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Reviews of The Oceans and the Stars by Mark Helprin

The Oceans and the Stars

A Sea Story, A War Story, A Love Story (A Novel)

by Mark Helprin

The Oceans and the Stars by Mark Helprin X
The Oceans and the Stars by Mark Helprin
  • Critics' Opinion:

    Readers' Opinion:

     Not Yet Rated
  • First Published:
    Oct 2023, 512 pages

    Paperback:
    Oct 29, 2024, 512 pages

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Book Reviewed by:
Kim Kovacs
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About this Book

Book Summary

Mark Helprin, the #1 New York Times bestselling author of Winter's Tale and A Soldier of the Great War, presents a fast-paced, beautifully written novel about the majesty of the sea; a life dedicated to duty, honor, and country; and the gift of falling in love.

A Navy captain near the end of a decorated career, Stephen Rensselaer is disciplined, intelligent, and determined to always do what's right. In defending the development of a new variant of warship, he makes an enemy of the president of the United States, who assigns him to command the doomed line's only prototype––Athena, Patrol Coastal 15––with the intent to humiliate a man who should have been an admiral.

Rather than resign, Rensselaer takes the new assignment in stride, and while supervising Athena's fitting out in New Orleans, encounters a brilliant lawyer, Katy Farrar, with whom he falls in last-chance love. Soon thereafter, he is deployed on a mission that subjects his integrity, morality, and skill to the ultimate test, and ensures that Athena will live forever in the annals of the Navy.

As in the Odyssey, Katy is the force that keeps him alive and the beacon that lights the way home through seven battles, mutiny, and court martial. In classic literary form, an enthralling new novel that extolls the virtues of living by the laws of conscience, decency, and sacrifice, The Oceans and the Stars is nothing short of a masterpiece.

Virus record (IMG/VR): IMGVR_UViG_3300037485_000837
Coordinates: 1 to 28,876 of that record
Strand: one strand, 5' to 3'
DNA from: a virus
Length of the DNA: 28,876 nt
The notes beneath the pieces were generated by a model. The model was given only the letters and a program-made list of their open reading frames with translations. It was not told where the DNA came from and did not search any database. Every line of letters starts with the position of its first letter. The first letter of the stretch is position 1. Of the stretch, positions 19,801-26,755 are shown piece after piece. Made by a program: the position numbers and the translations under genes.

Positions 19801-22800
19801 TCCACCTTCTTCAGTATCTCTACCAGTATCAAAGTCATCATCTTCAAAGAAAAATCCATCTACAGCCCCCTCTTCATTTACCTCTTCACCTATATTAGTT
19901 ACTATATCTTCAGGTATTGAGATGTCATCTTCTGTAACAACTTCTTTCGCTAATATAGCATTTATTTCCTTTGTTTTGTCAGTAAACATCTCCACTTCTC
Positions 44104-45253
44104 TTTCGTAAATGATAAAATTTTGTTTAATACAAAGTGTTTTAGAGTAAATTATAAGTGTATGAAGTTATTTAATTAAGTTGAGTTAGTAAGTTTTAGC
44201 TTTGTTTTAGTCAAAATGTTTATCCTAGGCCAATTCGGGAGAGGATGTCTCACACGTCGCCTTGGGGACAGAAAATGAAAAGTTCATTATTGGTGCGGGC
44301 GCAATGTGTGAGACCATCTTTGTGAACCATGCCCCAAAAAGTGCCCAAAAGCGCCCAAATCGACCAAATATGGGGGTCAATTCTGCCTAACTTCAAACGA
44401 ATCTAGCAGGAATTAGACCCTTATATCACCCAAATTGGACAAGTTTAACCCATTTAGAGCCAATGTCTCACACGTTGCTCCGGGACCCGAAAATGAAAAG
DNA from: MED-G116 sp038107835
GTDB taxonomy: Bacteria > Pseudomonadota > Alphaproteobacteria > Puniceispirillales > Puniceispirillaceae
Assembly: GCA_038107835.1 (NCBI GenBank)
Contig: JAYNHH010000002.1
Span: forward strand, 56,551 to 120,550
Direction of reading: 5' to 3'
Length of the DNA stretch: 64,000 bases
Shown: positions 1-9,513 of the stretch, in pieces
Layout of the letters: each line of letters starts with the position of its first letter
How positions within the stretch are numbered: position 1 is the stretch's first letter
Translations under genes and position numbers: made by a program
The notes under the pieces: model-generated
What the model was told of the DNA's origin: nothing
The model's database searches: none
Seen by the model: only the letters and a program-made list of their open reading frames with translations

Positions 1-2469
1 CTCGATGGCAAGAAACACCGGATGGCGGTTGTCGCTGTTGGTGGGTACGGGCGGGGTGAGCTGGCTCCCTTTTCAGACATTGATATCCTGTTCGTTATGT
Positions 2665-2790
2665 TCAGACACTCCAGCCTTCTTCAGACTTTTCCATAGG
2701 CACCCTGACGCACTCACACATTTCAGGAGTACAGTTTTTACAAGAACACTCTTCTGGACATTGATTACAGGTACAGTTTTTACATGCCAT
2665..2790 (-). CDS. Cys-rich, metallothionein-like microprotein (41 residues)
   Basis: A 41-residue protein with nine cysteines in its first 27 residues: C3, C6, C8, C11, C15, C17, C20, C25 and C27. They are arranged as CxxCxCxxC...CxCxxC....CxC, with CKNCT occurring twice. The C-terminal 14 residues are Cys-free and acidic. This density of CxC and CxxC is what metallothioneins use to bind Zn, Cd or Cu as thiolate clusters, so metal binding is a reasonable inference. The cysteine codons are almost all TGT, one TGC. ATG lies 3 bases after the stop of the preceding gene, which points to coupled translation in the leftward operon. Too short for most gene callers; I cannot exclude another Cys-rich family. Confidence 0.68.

Prologue
Hampton Roads, Winter

Snow falling upon water makes a sound so close to silence that no heart exists it cannot calm. It fell across the Chesapeake and in the harbors and inlets and far out to sea, surrendering to the waters with the slightest exhalation and a muffled hiss. Though few are there to see it, in winter this happens often.

In the construction and maintenance of warships in Virginia's Tidewater, now veiled in steady snow, engines throbbed, cranes swivelled, and barges plodded over black waters. The spacious anchorage of Hampton Roads is ringed by naval stations, air bases, and shipyards making up the largest concentration of naval might in existence. Interwoven with civilian cities and commercial waterways, this sinew of steel is a world of its own. Even so, its powerful present cannot overwhelm images that upwell from the past: the sails of the French fleet in surprising bloom off Yorktown; the Monitor battling the Merrimack; and within living memory the Battle of ...

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Reviews